Tomorrow, bus commuters will be wearing out the shoe leather again when Dublin Bus drivers switch off their engines for another two-day strike.
When the Luas drivers took similar action, they were almost universally condemned for their decision. It is interesting that the bus drivers haven't been subject to the same derision. This is despite the fact that while 80,000 people use the Luas every day, some 400,000 people will be affected by the bus strike.
Intrigued by the contrast in the response to this latest industrial action, we asked our Claire Byrne Live/Amárach Research Smartphone panel, do you support the Dublin bus drivers' industrial action for a pay increase of 15 per cent over the next three years? 49 per cent said no, 38 per cent said yes and 13 per cent don't know.
So why the relatively high level of support for the bus drivers? After all, if you rely on the number 147 to get you to the office and it's lashing rain in the morning, their action is going to cause you huge problems for the next two days.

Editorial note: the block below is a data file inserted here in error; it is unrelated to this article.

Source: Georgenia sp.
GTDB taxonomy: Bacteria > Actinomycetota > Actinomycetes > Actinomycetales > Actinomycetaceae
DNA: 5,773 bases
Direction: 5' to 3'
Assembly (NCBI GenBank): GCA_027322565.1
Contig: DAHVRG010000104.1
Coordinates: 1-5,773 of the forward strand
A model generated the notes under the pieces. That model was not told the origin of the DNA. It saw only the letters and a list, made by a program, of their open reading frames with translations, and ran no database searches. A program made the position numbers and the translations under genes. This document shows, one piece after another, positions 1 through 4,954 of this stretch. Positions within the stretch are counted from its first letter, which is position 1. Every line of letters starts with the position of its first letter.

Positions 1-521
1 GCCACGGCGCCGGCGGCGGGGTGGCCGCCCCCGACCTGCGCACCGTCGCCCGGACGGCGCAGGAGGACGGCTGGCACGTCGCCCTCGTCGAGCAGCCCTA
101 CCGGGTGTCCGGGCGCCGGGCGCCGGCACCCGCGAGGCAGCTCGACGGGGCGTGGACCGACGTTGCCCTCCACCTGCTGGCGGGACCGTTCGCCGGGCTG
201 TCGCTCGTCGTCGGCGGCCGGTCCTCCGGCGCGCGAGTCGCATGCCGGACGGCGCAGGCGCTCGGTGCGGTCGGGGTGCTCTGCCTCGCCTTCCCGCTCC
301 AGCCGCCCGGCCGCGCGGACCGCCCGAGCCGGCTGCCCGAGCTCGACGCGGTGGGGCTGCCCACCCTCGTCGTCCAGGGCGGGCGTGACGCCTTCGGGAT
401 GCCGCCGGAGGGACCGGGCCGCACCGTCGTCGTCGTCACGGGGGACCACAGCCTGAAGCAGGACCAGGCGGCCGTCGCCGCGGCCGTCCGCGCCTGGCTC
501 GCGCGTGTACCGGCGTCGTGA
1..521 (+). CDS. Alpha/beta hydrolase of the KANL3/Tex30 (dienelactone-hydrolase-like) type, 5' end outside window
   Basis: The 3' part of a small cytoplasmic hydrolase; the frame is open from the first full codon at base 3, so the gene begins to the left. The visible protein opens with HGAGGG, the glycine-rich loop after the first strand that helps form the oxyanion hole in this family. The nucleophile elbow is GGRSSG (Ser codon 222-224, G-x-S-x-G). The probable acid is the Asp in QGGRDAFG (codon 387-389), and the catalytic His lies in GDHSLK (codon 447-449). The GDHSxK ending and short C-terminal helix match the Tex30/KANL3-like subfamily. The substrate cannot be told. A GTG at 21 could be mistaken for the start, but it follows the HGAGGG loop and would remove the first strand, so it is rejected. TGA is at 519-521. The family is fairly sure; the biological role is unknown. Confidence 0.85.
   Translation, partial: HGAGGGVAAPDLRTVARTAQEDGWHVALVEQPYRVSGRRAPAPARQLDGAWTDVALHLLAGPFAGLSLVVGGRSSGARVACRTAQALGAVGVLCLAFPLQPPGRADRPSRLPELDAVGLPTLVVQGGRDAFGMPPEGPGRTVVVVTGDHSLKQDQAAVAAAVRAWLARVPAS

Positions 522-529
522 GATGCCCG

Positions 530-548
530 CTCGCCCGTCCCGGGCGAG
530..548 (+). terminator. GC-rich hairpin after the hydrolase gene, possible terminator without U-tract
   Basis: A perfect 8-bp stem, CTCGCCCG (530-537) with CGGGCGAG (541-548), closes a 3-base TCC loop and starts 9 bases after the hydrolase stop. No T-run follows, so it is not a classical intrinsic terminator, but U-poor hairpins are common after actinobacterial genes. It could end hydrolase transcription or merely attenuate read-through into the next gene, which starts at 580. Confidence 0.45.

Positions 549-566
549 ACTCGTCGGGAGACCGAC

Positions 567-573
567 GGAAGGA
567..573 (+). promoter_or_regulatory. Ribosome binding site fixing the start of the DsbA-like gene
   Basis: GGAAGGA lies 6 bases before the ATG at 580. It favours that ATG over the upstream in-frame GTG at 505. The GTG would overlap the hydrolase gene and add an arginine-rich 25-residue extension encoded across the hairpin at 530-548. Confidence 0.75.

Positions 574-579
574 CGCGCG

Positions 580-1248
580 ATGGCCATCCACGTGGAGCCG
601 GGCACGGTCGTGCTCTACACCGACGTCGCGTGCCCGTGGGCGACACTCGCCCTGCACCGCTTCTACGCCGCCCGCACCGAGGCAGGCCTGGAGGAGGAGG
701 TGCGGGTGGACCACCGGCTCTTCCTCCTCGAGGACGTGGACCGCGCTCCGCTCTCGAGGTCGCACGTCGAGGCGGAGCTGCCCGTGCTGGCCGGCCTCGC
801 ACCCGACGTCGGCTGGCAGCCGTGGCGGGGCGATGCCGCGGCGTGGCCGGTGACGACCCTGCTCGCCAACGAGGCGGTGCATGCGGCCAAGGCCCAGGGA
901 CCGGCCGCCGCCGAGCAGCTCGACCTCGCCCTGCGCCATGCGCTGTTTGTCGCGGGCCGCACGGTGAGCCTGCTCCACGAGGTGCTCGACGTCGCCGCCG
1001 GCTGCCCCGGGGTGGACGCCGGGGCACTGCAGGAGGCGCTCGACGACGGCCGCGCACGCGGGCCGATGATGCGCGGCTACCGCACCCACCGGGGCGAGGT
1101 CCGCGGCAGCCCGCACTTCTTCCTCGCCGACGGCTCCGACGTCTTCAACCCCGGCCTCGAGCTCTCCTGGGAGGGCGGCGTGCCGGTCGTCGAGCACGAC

The answer perhaps lies in the fact that bus drivers provide such an intrinsic and visible service and are seen to be battling Dublin traffic day in and day out, we feel more connected to them than we might the Luas drivers.
There is also the, not insignificant matter of the pay demand. Luas drivers began that campaign by seeking an astronomical rise of, in some cases, up to 54%. Bus drivers are seeking a more realistic 15%. It's not realistic enough for employers though, who have offered 8%. But the public might see an element of reason in their demands, which could be winning some support.
Whatever the outcome of the dispute, it's an intriguing lesson in managing the message, if you are a trade union. Those lessons are; don't test your support by making outlandish demands and don't take your public support for granted. The bus drivers might find that any protracted action might lose them the goodwill of the people who are forced to take a hike this week.
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